Review – Staedtler Mars Lumograph Pencil (F)

“I use these specifically, because I like the nice blue,” is a bit of a paraphrase from a former instructor of mine when discussing what pencils to get for sketching or other artistic purposes. The main gist of this discussion was that it really comes down to personal preference, since there are so many different pencil brands that all make quality products. Aesthetics are important, and Staedtler is known for their deep blue coloring (as well as their quality craftsmanship), and that’s part of what makes the Mars Lumograph iconic, but is it what you should be using (specifically in “F” hardness because I like my pencils a little bit on the hard side)?

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The body is a standard hexagonal shape, with a similar size to your average writing pencil. A deep blue covers almost the entire pencil, save an end cap that is black and a white band just beneath it. On the end cap the hardness is stamped in a silver ink on all 6 facets, and the main product information is rendered in the same color on the back two thirds of the blue area. Opposite this facet a product number and bar code are printed in white.

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This pencil doesn’t really have any fancy features; like most sketching pencils, it doesn’t even have an eraser. But what it does have functions superbly. The wood is light but sturdy (no splintering) and the lead well centered (no weird angles or breaking because of sharpener issues). The lead itself is wonderfully smooth, even with my preference for firmer feedback.

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And that really just affirms the idea that started this off. The Lumograph is a good pencil, it can take a beating and keep on sketching. The materials are good, and the assembly is what you would want. But, aside from it being good quality and easy-to-find, there isn’t a real reason to recommend this over another drawing pencil. If you like the blue, definitely go for them. If you think blue is better than the other choices (black or green in most cases), also take a look. If you’ve been with the brand forever or just find there’s something about the feel that you really enjoy, there’s no reason to turn away.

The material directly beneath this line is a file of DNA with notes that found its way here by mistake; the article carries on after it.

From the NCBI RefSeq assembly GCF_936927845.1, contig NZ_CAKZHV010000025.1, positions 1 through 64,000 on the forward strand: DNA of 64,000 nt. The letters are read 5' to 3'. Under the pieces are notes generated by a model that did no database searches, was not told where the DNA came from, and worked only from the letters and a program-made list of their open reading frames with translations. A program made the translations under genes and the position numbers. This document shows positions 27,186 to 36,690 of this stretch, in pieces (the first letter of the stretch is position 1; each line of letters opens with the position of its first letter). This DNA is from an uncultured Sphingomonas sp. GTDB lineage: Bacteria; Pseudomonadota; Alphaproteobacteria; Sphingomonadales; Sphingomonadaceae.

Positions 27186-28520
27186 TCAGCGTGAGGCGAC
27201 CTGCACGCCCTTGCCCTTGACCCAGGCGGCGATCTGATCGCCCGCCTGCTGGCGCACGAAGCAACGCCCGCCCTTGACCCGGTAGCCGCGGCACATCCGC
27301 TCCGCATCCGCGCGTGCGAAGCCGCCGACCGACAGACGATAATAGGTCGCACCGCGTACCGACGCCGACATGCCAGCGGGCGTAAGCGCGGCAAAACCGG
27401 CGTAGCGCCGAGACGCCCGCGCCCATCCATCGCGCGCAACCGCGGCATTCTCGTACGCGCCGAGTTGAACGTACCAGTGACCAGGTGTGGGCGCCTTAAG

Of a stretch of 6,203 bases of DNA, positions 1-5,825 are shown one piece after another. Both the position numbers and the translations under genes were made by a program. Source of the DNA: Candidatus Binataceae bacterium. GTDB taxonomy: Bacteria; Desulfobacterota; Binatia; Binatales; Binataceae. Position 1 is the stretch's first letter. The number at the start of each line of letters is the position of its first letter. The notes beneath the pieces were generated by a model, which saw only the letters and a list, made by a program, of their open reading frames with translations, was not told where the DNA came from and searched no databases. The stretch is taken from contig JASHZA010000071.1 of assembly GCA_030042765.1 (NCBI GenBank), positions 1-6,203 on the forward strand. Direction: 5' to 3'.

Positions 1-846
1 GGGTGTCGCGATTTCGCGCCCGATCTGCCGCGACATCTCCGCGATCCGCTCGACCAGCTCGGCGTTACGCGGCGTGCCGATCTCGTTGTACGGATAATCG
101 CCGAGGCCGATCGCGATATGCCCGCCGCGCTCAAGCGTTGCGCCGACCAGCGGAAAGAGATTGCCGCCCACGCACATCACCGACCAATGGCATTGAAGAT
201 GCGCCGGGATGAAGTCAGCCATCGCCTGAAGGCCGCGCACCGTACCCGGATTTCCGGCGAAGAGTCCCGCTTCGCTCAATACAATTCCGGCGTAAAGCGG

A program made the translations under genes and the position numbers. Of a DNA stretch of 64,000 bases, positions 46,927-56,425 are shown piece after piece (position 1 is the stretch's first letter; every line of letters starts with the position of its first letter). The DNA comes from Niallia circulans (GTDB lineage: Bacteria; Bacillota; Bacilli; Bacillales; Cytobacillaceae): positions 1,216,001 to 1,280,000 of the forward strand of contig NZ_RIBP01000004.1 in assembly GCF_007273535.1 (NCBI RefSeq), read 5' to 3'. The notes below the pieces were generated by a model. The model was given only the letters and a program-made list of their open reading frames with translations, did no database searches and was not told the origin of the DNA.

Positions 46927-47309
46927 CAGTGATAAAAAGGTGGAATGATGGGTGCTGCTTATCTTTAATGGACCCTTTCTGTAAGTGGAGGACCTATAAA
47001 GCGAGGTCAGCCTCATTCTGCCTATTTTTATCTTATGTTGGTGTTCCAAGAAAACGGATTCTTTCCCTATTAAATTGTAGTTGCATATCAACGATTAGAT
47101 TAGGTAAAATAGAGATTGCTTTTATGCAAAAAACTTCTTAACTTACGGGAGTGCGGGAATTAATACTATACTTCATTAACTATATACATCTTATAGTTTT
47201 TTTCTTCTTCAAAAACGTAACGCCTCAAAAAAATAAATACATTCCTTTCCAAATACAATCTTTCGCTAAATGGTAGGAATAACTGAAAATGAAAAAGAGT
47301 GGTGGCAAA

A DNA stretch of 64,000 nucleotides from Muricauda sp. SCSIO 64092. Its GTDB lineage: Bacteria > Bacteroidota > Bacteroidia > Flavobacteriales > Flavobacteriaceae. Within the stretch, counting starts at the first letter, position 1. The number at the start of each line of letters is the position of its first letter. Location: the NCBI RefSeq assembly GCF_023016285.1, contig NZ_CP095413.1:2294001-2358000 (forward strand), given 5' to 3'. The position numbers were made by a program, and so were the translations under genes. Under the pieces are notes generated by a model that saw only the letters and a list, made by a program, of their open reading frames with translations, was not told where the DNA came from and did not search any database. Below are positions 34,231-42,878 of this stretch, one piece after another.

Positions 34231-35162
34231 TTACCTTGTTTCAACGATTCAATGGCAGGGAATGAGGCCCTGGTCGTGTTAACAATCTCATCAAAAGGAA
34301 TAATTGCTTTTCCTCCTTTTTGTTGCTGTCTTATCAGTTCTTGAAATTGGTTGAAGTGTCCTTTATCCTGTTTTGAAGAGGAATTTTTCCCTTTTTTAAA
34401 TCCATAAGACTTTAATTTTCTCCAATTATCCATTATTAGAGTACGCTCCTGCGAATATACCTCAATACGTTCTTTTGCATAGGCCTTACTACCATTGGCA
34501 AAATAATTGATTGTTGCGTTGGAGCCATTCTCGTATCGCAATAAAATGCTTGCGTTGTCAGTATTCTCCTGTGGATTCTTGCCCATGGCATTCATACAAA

Review – The Fine Touch 3-Brush Set (1-,2-, and 3-inch Flat)

I’m not a painter, or at least, not very often. Painting is expensive, time consuming, and space requiring. But nowadays there are budget products that are easing the “pain” a little bit. Bopping in to your local superstore and buying a set of brushes with a canvas or two for less than $20 is incredible. And “The Fine Touch” is one of the more visible brands (in my area at least) selling inexpensive painting supplies, like a set of three 1-inch increment synthetic brushes. Do they really work though?

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Despite the common wisdom for years being that natural hair brushes are superior to synthetic nylon ones, they have made some improvement in quality over that time. I don’t know if the best synthetic brushes are better than the best natural ones, nor would I claim that these are better than any other brush, but I personally prefer the little extra “bounce” the nylon provides, and they’ve worked quite well for me over several painting projects.

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The basic structure is the same as virtually all paint brushes: a wooden handle with information printed on it (varnished in this case) shaped like a paddle with a ferrule on one end that holds in a set of bristles. Conveniently, these also have a hanging hole at the end for easy storage. Everything about them is cheap; the wood is lighter than the bristles, with brush strokes in its finish and burs on the drill holes; the ferrules are a flimsily metal (which will likely rust) that has either cracked or slightly splintered each handle in the fastening process, and the bristles have a bad habit of falling out during the first few uses.

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So obviously they aren’t “forever” brushes, but for what they are (cheap superstore brushes) they are entirely adequate to paint with. If you only have a couple projects, just want to get some paint down, or feel the need to ease into things you might not know you want to do “forever”, then they will work just fine for that. You won’t become a master using these, and you might get frustrated with the bristles in your paintings, but they work, and for just getting started, that’s enough.